Coming from two public universities (not land grant), I just want to say that ag. producers should be upset about not receiving enough support. You guys are the solution to so many different problems ranging from food supply resiliency, climate change, human nutrition, water pollution, loss of biodiversity, and restoration of national and local "community" every dollar invested would pay back several fold. I think it is the biggest missed opportunity for "academia" at large, land grant or not.

Where was Vermicompost DNA sequencing?

Well if you've read this far you'll realize there are two things I haven't mentioned that this blog is about: Vermicompost and DNA sequencing. There was nobody there promoting vermicompost that I "saw" at least. A farmer who owned 20 horses asked if there were ways to compost it. I was the only one recommending vermicomposting. There was talk of microbial amendments to add with seeds or to the soil... and I had to nudge the speaker to mention vermicompost. The speaker was Dan Kittredge of Bionutrient Farms who actually later said when asked about manure use said "the only manure he uses on [his] farm is worm manure." People there are very pro vermicompost, but this conference needs vermicompost producers and experts there telling their stories, showing it's value, and demonstrating how it can be incorporated into sustainable farming practices.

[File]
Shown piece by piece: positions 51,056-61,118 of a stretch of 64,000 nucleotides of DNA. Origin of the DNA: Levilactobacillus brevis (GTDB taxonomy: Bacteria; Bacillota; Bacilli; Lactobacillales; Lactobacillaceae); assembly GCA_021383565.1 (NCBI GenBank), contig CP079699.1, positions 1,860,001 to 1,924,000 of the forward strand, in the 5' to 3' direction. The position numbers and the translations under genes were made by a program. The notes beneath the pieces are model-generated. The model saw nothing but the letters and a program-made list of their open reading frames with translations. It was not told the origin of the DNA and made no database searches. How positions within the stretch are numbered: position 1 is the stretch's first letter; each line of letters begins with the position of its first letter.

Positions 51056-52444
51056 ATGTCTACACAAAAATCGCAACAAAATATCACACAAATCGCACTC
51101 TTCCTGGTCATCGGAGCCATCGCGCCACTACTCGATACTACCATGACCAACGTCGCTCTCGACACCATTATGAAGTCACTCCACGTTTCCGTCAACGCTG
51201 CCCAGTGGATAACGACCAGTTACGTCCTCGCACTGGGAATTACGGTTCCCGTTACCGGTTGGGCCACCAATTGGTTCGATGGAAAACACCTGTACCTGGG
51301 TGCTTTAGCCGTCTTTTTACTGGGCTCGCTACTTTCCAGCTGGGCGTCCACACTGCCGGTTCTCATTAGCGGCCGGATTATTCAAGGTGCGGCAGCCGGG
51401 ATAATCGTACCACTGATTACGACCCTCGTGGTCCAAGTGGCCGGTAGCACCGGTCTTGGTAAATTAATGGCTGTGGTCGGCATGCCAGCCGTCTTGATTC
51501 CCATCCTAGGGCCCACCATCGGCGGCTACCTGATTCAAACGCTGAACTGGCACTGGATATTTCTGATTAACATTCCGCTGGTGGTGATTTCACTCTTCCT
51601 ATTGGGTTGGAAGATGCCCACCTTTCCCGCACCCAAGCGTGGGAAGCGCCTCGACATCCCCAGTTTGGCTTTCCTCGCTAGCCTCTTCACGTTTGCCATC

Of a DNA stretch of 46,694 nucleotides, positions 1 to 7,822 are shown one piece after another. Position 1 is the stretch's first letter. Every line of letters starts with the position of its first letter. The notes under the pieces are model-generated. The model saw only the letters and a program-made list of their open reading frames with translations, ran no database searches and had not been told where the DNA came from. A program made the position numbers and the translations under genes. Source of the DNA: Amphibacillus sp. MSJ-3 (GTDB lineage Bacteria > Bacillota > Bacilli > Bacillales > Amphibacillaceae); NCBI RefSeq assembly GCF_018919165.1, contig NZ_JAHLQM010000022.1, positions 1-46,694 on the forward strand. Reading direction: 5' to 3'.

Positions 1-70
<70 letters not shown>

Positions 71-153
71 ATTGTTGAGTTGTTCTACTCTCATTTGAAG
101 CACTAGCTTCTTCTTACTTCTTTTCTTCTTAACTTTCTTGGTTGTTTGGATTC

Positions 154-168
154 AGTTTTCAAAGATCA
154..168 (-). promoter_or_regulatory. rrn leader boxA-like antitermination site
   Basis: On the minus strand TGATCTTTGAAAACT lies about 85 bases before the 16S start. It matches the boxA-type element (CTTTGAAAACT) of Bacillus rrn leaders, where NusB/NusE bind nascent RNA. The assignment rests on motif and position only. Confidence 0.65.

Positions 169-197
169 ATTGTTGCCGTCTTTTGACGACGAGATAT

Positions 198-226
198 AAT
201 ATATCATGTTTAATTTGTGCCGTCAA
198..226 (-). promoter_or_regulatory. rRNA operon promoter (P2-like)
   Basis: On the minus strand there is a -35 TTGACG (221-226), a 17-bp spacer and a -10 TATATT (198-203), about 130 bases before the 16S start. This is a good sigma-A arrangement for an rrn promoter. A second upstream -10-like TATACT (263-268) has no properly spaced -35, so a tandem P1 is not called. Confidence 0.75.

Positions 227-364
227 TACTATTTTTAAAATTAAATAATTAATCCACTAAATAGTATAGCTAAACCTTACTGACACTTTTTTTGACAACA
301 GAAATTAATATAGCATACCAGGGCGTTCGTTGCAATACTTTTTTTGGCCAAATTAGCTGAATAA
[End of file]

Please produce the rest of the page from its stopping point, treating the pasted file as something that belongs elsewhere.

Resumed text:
As for DNA sequencing, I asked if there were any plans to incorporate it more broadly into the set of techniques used to understand soil health. Apparently the current thought is: DNA sequencing is not ready yet for application. I really hope, I can demonstrate the value not of DNA sequencing, but of microbial ecology. I can demonstrate it's value not only scientifically, but as a way to monitor, promote, make decisions about your product or practice. So get ready for some lessons in microbial ecology. You won't need to understand technical stuff, just concepts that I think you all already have a great grasp.

And with that I'll leave you with my favorite quotes of the conference...

All soil tests are wrong, but only some are useful. -Robin Kootz

Fail fast, fail forward, and fail cheap - Cooper Hibbard Sieben Live Stock Co. on how to overcome challenges

"We have earthworms big enough to choke a cat fish," - Adam Chappell @cottonplantkid